It’s a tough time for kids and youth right now, especially when they can’t play team sports. While a local basketball shop can’t control when restrictions are lifted and kids get back on the court, they can at least offer a glimmer of hope for kids in Saskatoon participating in the John Howard Society’s social programs.
Saskatoon Basketball Shop Donates Puma Shoes to John Howard Society
The Loyalty, Saskatoon’s first and only basketball specialty shop, recently donated $4,000 worth of Puma basketball shoes to the John Howard Society of Saskatchewan. The shoes will be distributed to kids and youth who participate in their social programs to keep them excited and encourage them to keep playing until team sports are back on.
The John Howard Society provides prevention, intervention, support services and advocacy for individuals in Saskatoon who are at risk or are involved in the criminal justice process.
New Shoes Go a Long Way to Building Confidence in Kids
“Something as simple as a beautiful pair of shoes can go a long way to building a kid’s self-esteem,” says Blair Roberts, communications officer for the John Howard Society of Saskatchewan.
“I remember getting inexpensive, no-name shoes in elementary and dealing with shame and embarrassment. The reality is that there should be no shame in having inexpensive shoes but being young while trying to fit in and find yourself is a hard part of growing up. So these beautiful shoes will play a role in building their confidence, as well as reminding them that the community cares about them.”
The Loyalty Wants to Be Part of Building the Local Basketball Community
Jason Sears opened The Loyalty in November 2019. From the beginning, their shop has been focused on supporting the basketball community. They’ve hosted FIBA 3 x 3 tournaments, awarded swag bags and gift cards to student athletes of the year at Aden Bowman Collegiate school in Saskatoon and hired local ballers in their shop. The shoe donation was another way to give back.
“We want to be involved in the community, whether it’s through basketball or by helping out where we can,” Sears says. “We had the ability to donate some shoes and felt that was the direction to go. And everybody loves shoes.”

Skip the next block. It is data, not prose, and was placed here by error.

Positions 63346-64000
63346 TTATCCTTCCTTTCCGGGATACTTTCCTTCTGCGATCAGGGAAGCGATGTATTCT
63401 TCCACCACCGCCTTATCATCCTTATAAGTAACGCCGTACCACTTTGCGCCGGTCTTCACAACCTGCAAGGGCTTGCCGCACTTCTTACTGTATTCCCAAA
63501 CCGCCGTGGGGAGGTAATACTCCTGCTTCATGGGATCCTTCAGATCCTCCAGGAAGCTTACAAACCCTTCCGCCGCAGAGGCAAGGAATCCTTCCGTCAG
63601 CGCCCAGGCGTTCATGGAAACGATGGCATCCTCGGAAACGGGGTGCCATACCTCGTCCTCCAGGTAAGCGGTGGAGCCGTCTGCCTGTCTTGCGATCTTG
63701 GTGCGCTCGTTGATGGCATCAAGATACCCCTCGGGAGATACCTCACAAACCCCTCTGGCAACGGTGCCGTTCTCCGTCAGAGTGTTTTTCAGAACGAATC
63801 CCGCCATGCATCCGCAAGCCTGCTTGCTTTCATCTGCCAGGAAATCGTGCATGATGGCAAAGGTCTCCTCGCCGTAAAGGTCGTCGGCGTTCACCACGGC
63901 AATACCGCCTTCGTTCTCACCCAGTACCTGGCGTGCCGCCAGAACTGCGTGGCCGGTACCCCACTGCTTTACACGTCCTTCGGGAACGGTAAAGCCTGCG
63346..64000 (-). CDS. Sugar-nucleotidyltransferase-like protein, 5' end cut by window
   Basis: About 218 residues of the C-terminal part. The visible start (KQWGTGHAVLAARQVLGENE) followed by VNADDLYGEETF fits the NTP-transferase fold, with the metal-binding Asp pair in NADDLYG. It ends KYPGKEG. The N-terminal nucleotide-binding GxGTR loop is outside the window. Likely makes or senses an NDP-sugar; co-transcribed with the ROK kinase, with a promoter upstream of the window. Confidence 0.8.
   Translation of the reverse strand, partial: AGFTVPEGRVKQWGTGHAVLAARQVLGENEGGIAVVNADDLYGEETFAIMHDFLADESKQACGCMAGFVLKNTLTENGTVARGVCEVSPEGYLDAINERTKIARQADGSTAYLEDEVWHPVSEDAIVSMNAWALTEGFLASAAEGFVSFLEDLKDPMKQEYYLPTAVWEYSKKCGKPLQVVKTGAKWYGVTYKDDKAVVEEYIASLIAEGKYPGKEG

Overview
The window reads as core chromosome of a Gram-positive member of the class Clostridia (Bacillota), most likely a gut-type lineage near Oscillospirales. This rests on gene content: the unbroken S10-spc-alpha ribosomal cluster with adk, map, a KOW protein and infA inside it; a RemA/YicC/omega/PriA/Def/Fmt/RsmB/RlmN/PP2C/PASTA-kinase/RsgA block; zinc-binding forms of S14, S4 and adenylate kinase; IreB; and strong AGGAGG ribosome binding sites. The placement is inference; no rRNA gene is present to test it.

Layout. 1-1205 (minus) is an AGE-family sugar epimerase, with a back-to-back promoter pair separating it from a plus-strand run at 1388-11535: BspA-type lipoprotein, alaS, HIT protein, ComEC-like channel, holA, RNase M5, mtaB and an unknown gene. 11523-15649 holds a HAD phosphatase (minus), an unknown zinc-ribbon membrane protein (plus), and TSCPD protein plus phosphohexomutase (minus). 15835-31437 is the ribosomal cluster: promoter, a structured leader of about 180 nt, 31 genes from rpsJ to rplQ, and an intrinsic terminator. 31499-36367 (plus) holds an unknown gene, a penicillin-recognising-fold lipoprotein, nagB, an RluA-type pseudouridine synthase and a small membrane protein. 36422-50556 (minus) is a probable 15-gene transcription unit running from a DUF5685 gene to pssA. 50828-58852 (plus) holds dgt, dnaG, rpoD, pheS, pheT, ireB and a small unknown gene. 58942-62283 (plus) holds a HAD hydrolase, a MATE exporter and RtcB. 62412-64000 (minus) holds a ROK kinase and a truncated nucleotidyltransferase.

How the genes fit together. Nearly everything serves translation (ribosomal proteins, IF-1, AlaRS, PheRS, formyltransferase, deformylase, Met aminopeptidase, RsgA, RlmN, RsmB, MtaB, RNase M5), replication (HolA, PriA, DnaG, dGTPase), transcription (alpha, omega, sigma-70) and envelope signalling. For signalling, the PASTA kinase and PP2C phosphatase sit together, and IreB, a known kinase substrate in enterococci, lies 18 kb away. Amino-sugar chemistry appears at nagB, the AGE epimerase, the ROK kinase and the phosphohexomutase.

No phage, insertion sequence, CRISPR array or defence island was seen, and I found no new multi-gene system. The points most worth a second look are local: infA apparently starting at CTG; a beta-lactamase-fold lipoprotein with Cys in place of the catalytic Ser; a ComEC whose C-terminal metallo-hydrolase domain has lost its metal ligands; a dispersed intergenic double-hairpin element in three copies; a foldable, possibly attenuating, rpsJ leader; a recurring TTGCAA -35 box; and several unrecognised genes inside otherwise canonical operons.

Sears says he can relate to the kids who wish they could buy the latest LeBron shoes or Air Jordans: “I can definitely understand where a lot of those kids are coming from — not necessarily having the newest stuff, or new stuff at all — so it’s good they can have something new and maybe feel a little bit better about the situation we’re in.”
Community Support Is Critical During the Pandemic
While it’s a tough time for everyone, especially businesses, Sears still wants to help out the local community in any way they can.
“Even with the pandemic, we think it is really important to businesses to stay the course and let people know we are here for the long haul to build not only our business but also the sport we love,” he says.
Saskatoon Rallies Behind John Howard Society
The Loyalty partnered with Puma to donate more than 30 pairs of brand-new shoes. For the John Howard Society, this is one of many ways they’ve seen the community rally behind them during the pandemic.
“Saskatoon’s generosity has been so encouraging and has allowed us to make sure we are able to care for our clients in the best way possible,” Blair Roberts says. “We are constantly amazed by the community support we receive.”
Other intriguing partnerships with the John Howard Society include a gourmet popcorn company — Emily O’Brien founded Comeback Snacks inside a federal prison and is making a difference for the previously incarcerated by raising awareness of the importance of re-integration after prison.
LEAD IMAGE: The Loyalty donated $4,000 worth of Puma basketball shoes to the John Howard Society of Saskatchewan, which will be distributed to kids and youth who participate in their social programs. Photo courtesy The Loyalty.